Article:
Essex Young Farmers Annual Show – Leica M9 vs iPhone 4 – Your Hometown by Roy Strutt

Essex Young Farmers Annual Show – Leica M9 vs iPhone 4 – Your Hometown 

By Roy Strutt

Hi Steve,

Last Sunday the Essex Young Farmers annual show was held in Roxwell near Chelmsford in Essex (UK) close to our hometown.

Young Farmers are a youth organisation across the UK with a powerful following of young people either interested or working in farming or who are naturally succeeding their parents as the next generation on the family farm. I have been using the iPhone 4 on a frequent basis lately as a camera and decided to use both the iPhone and the M9 to see how they compared. These images represent two near extremes of photography equipment – the excellent camera on the iPhone 4 versus the Leica M9 rangefinder camera with a Zeiss Biogon 25mm f2.8 lens.

I used the M9 with a lens profile to match the 28mm Elmarit ASPH which seemed to do a good job apart from some slight vignetting in the corners. All the M9 shots were at ISO 320 and the DNG’s were worked on with Lightroom 3 and Photoshop CS3 – the lens was wide open most of the time except when bright sunlight caused me to stop it down a little.

The iPhone 4 was used in the standard auto mode and normal composition / light direction / hold very steady for a few moments rules were applied ! See if you can identify which camera was used in these images (answer at the end)

The Images…

The first eight images were taken with the iPhone 4 – from the black puppy onwards (*) the M9 was used with the Zeiss Biogon 25mm. Depending upon your browser you can also get the technical information by right clicking the image and go to Image Properties.

With careful use the iPhone 4 is an excellent camera !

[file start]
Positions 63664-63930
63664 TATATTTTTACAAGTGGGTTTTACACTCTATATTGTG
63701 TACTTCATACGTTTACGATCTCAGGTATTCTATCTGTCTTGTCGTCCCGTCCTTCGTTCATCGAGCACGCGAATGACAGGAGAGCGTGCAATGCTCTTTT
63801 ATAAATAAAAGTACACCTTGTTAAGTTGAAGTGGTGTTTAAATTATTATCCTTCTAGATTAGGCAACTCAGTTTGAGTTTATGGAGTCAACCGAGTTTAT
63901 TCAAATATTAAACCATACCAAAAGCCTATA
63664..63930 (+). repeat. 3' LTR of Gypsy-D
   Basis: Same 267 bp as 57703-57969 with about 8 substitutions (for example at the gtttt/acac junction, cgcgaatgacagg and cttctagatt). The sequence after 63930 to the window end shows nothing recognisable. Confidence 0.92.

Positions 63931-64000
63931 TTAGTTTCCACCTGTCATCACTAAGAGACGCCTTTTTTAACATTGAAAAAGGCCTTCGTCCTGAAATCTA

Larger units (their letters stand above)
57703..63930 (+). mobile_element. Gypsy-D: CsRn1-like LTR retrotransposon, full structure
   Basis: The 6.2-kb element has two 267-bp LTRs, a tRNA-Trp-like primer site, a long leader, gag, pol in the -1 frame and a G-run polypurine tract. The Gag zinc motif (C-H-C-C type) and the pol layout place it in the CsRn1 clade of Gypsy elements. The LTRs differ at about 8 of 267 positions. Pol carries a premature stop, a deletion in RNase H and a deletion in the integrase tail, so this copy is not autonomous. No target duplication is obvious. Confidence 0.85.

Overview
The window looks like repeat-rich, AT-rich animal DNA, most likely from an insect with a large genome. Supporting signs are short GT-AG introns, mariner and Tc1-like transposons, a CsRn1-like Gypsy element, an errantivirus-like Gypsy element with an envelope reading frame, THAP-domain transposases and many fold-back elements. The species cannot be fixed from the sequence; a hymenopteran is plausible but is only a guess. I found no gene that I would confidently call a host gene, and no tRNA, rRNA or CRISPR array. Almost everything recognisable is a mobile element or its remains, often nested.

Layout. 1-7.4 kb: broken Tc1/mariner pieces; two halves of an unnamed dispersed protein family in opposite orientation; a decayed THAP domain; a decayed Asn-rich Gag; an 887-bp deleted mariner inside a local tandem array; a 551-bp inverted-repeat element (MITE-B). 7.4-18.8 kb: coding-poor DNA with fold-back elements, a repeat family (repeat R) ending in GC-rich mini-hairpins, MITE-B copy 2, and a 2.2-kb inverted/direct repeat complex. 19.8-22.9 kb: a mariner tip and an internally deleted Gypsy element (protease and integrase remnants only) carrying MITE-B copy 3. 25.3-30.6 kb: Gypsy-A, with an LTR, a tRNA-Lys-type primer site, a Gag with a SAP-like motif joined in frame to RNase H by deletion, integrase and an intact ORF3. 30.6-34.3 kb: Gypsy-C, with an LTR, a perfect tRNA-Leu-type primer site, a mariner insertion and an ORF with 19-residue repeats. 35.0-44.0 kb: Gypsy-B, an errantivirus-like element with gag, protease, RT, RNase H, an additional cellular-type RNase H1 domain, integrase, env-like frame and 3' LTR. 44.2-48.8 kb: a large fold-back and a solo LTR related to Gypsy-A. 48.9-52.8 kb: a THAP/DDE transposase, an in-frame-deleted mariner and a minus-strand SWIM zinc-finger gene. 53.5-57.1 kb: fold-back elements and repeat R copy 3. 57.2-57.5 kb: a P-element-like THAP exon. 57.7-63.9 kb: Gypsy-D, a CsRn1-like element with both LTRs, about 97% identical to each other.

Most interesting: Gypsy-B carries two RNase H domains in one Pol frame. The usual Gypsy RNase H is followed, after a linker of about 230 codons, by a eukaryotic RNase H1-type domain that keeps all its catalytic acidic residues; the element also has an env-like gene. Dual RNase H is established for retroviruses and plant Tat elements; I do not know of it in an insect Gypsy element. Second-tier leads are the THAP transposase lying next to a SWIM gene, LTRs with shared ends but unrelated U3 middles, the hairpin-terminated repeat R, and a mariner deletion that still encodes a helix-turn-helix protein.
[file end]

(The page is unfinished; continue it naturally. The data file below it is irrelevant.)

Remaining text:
Roy Strutt Photography


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  1. Several decades before I was born, some people had already made fantastic photos with basic equipment.

    So the fact is, if I do mediocre, not worth spending thousands in a camera. One mobile phone can very well make the work, for sure !!

  2. I have an iphone 4 and I am impressed ! particularly by pictures 5-7. 5 and 6 due to not seeing any movement blur on the dogs and horse at all, and on picture 7 by the amount of detail it displays, considering how tiny the iphone sensor is and its rather crappy lens….

    I challenge you to make the same ballsy comparison with low light pictures using the noctilux on the Leica…

  3. I’ve always said if I ever get an iPhone, it’ll be because of the camera feature (and Pixmatic). Nice comparison…not pointless at all. Ignore the curmudgeons:-)

  4. I love and enjoy this crossover comparison. If you want to catch the spirit of the moment the small camera is a good choise.

  5. I went to an amusement park with my kids. I had tons of cameras and lenses to choose from: d700, M8, ep-1, cle, etc etc — took the iPhone 3GS only. Had fun with the kids, took a few photos and some videos — the photos are good memory aides, but nothing special.

    • Why is it pointless Richard ? Whats the harm in having a little fun between an amazing RF camera and what is quickly becoming the most used “camera” for many people, the iPhone ?

      Did you not enjoy trying to pick which result was which in what should of been a totally lopsided set of images ?

      If not to you perhaps enjoy making short snide remarks with no value either ? I mean really now, what was the point in your rude little comment ?

  6. I use the iPhone 4 camera often and I like how it renders color. The only thing this set of comparison photos is that its all taken in a extremely well lit day. Once it gets dark the noise level on the iPhone 4 goes to shame =)

  7. He..he. That is a funny comparison 🙂